Stocks generally declined in August but still finished the first 8 months of the year with respectable gains. Bond yields marched higher (bond prices move inversely to bond yields) as the Fed continued to signal a higher-for-longer interest rate policy. During the month, rating agency Fitch downgraded the U.S. credit rating from AAA to AA+ effectively matching S&P’s downgrade 12 years ago.
Investors may be concerned that the August pullback is the start of a lasting contraction, however, this is just the first 5% pullback we’ve experienced in 2023. As Raymond James Chief Investment Officer Larry Adam pointed out, “historically, the S&P 500 has experienced three to four 5% pullbacks a year.” In other words, what we’re seeing is nothing out of the ordinary.
Year to date, the Dow is up nearly 5%, the technology-heavy NASDAQ is up about 34%, and the S&P 500 is up a little more than 17% (it’s worth noting that the top 8 companies in the S&P 500 are all technology companies and represent nearly 28% of the entire index). International stocks are up high single digits on the year. Bonds are still positive on the year despite higher interest rates.
In the months ahead, I expect more headlines surrounding the September 30th funding deadline for the government as Congress works to avert a government shutdown. As with most things political, I expect posturing from both sides but an eventual resolution, likely in the 11th hour.
Looking ahead, I encourage investors to avoid the temptation to forecast the economy or time the market. Instead, focus on why you’re investing, what you’re investing for and your time horizon. If markets do contract further, consider adding to quality businesses in your investment portfolio at reduced prices.
The foregoing information has been obtained from sources considered to be reliable, but we do not guarantee that it is accurate or complete, it is not a statement of all available data necessary for making an investment decision, and it does not constitute a recommendation. Any opinions are those of Jeff DeLarme and not necessarily those of Raymond James. Past performance may not be indicative of future results. There is no guarantee that these statements, opinions or forecasts provided herein will prove to be correct. The information contained in this email does not purport to be a complete description of the securities, markets, or developments referred to in this material. Investing involves risk and you may incur a profit or loss regardless of strategy selected.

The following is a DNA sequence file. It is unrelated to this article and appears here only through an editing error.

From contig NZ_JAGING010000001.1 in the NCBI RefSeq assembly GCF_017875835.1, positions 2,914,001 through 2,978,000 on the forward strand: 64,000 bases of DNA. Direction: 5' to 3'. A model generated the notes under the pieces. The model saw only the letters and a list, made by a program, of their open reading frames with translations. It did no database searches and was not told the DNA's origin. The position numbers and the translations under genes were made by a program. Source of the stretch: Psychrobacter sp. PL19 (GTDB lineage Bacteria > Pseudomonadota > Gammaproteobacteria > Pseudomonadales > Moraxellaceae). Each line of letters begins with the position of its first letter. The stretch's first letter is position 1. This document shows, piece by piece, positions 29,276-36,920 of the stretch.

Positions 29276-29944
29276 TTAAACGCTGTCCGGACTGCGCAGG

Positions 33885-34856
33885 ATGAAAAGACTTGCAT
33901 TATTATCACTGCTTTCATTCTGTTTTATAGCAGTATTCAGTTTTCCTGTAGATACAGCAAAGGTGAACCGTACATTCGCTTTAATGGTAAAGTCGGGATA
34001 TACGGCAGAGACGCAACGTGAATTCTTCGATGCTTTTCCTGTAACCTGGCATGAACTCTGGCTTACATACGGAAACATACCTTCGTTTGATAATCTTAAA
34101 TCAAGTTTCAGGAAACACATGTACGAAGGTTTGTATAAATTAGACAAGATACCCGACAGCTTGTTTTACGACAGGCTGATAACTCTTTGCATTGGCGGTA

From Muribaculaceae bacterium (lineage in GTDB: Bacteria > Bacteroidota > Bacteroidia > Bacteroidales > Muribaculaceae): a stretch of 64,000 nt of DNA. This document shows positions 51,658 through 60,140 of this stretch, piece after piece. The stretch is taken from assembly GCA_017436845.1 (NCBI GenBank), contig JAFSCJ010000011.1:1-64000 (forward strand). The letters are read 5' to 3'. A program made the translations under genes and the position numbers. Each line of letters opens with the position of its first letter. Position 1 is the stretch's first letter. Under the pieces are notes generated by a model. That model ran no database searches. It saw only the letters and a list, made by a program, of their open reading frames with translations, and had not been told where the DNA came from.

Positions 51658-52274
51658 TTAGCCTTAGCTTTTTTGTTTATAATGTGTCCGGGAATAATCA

The S&P 500 is an unmanaged index of 500 widely held stocks that is generally considered representative of the U.S. stock market. The Dow Jones Industrial Average (DJIA), commonly known as “The Dow” is an index representing 30 stock of companies maintained and reviewed by the editors of the Wall Street Journal.
Bond prices and yields are subject to change based upon market conditions and availability. If bonds are sold prior to maturity, you may receive more or less than your initial investment. Holding bonds to term allows redemption at par value. There is an inverse relationship between interest rate movements and bond prices. Generally, when interest rates rise, bond prices fall and when interest rates fall, bond prices generally rise.